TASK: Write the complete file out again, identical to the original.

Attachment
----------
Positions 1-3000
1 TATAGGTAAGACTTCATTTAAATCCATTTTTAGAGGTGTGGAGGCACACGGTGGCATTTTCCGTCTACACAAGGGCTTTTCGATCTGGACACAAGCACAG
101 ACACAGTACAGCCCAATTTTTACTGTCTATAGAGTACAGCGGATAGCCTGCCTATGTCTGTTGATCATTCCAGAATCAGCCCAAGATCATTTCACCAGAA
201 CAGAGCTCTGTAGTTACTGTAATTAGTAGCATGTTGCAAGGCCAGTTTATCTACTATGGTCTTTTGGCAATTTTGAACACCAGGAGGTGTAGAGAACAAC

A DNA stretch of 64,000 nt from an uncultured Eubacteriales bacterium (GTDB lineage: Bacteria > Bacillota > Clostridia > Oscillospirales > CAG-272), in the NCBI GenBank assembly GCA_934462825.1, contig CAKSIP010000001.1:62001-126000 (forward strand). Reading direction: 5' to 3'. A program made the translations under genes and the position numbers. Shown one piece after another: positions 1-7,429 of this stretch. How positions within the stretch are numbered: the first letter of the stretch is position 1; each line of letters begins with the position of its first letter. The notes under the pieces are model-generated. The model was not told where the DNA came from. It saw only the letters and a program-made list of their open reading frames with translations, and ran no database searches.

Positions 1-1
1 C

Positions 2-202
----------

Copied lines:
Positions 1-3000
1 TATAGGTAAGACTTCATTTAAATCCATTTTTAGAGGTGTGGAGGCACACGGTGGCATTTTCCGTCTACACAAGGGCTTTTCGATCTGGACACAAGCACAG
101 ACACAGTACAGCCCAATTTTTACTGTCTATAGAGTACAGCGGATAGCCTGCCTATGTCTGTTGATCATTCCAGAATCAGCCCAAGATCATTTCACCAGAA
201 CAGAGCTCTGTAGTTACTGTAATTAGTAGCATGTTGCAAGGCCAGTTTATCTACTATGGTCTTTTGGCAATTTTGAACACCAGGAGGTGTAGAGAACAAC

A DNA stretch of 64,000 nt from an uncultured Eubacteriales bacterium (GTDB lineage: Bacteria > Bacillota > Clostridia > Oscillospirales > CAG-272), in the NCBI GenBank assembly GCA_934462825.1, contig CAKSIP010000001.1:62001-126000 (forward strand). Reading direction: 5' to 3'. A program made the translations under genes and the position numbers. Shown one piece after another: positions 1-7,429 of this stretch. How positions within the stretch are numbered: the first letter of the stretch is position 1; each line of letters begins with the position of its first letter. The notes under the pieces are model-generated. The model was not told where the DNA came from. It saw only the letters and a program-made list of their open reading frames with translations, and ran no database searches.

Positions 1-1
1 C

Positions 2-202